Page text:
This past week in Washington, March 23 – March 27, was a welcome change from the partisan bickering and ideology that has, up until this week, characterized the floor debates and bills passed in the House of Representatives.

Throughout the Week

I hosted numerous constituent meetings and conducted an interview with Huffington Post Live to discuss campaign finance reform and my proposed Constitutional amendment, H.J. Res. 31. I had the honor of attending a dinner with Federal Reserve Board Chairwoman Janet Yellen, and asked her how compensation for corporate CEOs could best be reined in with the purpose of reducing the vast disparity of wealth in this country. I also had the opportunity to meet scientists from the Stanford Linear Accelerator Center and Fermilab and neuroscientists from around the country, giving a short speech to the Society for Neuroscience breakfast. Our nation needs to continue our commitment to lead the world in science and innovation, and I will continue to work towards these investments here in Congress.

House Bills

I am proud of two water bills I proposed this week to help protect our families, small businesses and our farmers from the impacts of droughts. One bill would enable local water agencies to raise funds to begin construction to capture and save water. The other would make sure the water we drink is kept safe during drought conditions. These bills are bipartisan and would benefit Northern and Southern California alike.

There were a number of substantial bills passed in the House under a suspension of rules – meaning no amendments were allowed but required 2/3 votes to pass – that did indeed pass with broad bipartisan support, such as H.R. 360, the Native American Housing Assistance and Self-Determination Reauthorization Act of 2015, and H. Res. 162, calling on the President to provide Ukraine with military assistance.

But more importantly, a very significant bill was passed with broad bipartisan support that permanently fixes Medicare reimbursements for doctors, and also extends the Children’s Health Insurance Program for 2 years. The physician payments issue, or so-called “Doc fix,” has been a difficult issue for Congress for the past 15 years because there was no way to pay for it. This year, with a bipartisan consensus, a pay-for was found in requiring higher Medicare premiums for wealthier seniors. Although there is some concern that this might open up the door to reduce Medicare, Democrats believed the risk was small enough and the benefit great enough that it passed overwhelmingly.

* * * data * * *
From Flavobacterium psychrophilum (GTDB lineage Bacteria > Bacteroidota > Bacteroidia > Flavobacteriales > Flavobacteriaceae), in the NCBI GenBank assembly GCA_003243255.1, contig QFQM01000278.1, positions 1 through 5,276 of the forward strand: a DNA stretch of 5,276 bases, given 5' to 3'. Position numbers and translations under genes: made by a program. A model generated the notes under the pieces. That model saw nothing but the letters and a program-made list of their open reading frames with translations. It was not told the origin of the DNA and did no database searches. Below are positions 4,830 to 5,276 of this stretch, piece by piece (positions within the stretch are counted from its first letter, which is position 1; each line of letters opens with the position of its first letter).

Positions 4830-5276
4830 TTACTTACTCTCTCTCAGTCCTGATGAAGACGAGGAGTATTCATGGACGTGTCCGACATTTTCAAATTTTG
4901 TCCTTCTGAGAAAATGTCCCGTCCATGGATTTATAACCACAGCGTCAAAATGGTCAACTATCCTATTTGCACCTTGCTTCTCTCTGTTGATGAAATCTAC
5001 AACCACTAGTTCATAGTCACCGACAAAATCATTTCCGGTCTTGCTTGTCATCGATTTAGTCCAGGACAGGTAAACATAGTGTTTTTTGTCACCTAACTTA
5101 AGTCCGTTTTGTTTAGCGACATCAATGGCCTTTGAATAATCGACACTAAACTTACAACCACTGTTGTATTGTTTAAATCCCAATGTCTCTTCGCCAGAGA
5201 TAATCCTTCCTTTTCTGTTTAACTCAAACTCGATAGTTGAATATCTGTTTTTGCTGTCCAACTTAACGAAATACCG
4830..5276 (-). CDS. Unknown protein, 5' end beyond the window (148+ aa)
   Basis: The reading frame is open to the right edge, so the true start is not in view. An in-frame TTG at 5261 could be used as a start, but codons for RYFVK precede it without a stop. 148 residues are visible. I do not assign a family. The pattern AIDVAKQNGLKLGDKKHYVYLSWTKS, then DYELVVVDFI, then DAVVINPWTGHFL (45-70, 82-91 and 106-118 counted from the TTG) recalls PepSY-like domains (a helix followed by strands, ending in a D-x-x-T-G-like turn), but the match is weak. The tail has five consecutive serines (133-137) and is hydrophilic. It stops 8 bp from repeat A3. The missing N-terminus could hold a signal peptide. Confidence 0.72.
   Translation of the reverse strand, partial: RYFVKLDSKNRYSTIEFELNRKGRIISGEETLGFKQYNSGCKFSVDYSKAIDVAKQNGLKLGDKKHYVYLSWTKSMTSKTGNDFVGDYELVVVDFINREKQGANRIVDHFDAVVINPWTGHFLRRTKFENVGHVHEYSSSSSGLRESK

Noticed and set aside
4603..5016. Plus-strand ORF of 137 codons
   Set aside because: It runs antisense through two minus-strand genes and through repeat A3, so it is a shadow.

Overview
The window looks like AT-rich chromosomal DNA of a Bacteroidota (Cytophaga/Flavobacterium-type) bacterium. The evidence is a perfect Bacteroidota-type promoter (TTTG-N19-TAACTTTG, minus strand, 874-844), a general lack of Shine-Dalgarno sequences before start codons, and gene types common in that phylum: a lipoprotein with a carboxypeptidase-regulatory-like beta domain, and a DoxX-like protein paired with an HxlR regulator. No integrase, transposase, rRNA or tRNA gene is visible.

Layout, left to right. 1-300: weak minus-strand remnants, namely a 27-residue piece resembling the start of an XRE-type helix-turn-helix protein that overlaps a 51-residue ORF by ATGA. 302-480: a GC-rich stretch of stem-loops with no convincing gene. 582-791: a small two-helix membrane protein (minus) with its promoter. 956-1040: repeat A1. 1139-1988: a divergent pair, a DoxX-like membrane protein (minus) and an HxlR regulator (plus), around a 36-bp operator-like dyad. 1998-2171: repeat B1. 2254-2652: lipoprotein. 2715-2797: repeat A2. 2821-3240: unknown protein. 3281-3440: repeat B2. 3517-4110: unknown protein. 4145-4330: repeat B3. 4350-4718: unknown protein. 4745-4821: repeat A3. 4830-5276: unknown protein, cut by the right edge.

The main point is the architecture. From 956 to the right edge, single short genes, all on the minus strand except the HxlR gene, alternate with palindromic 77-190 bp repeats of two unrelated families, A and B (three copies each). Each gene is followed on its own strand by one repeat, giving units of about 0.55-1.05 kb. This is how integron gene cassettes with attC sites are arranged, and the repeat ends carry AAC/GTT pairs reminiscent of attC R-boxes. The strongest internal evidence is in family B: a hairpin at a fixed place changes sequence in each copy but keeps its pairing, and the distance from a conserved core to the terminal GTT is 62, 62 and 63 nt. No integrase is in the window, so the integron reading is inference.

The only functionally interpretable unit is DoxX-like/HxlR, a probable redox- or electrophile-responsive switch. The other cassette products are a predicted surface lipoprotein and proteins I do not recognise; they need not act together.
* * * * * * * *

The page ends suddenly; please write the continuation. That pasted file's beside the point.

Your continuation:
Budget Week

The House considered several budget proposals ranging from very progressive to very conservative. I supported the Van Hollen budget, which included forward-thinking policies to invest in our infrastructure and improve our economy.  The more mainstream Republican budget, which passed along party lines, would continue with the same Republican path of reducing taxes for the wealthy in the hope that it will stimulate growth and reduce the deficit. Unfortunately, this approach, which has been tried several times since 1980, actually increases the wealth of the wealthy and harms the poor and middle class.  Moreover, it has failed to be successful in growing a robust economy. In fact, it has increased the deficit and our national debt. I’m always taken aback that so many of my Republican colleagues still believe this approach will work despite its repeated failures.


Committee work continues to be productive and somewhat bipartisan. The Veterans Subcommittee in Economic Opportunity marked up several bills, including my bill which will give surviving spouses of service-connected disabled veterans who own small businesses a 3-year extension of the disabled veteran owned business status in the event of their veteran spouse’s death so they can have sufficient time to transition the business.

The Environment Subcommittee of the Energy and Commerce Committee (E&C) held a second hearing on regulation of coal ash, as well as a markup, during which I spoke up in strong support of an amendment by Rep. Lois Capps that would ensure the health and safety of residents by setting a floor to any state regulations since the bill allows states to set their own standards. The amendment failed in a recorded vote, and I was therefore unable to support the underlying bill. The bill did pass the subcommittee.

The Telecommunications Subcommittee of E&C held a very interesting hearing on “Next Steps for Spectrum Policy.”  Spectrum refers to the parts of the electromagnetic spectrum that are used for telecommunications such as radio, television, cell phones, and Wi-Fi. The FCC had recently held a very successful auction of small portions of the spectrum, which netted almost $45 billion, and the discussion at the hearing centered on how to open up parts of the spectrum to telecommunications companies to meet the growing spectrum need. I was happy to have the opportunity to listen and participate in the discussion.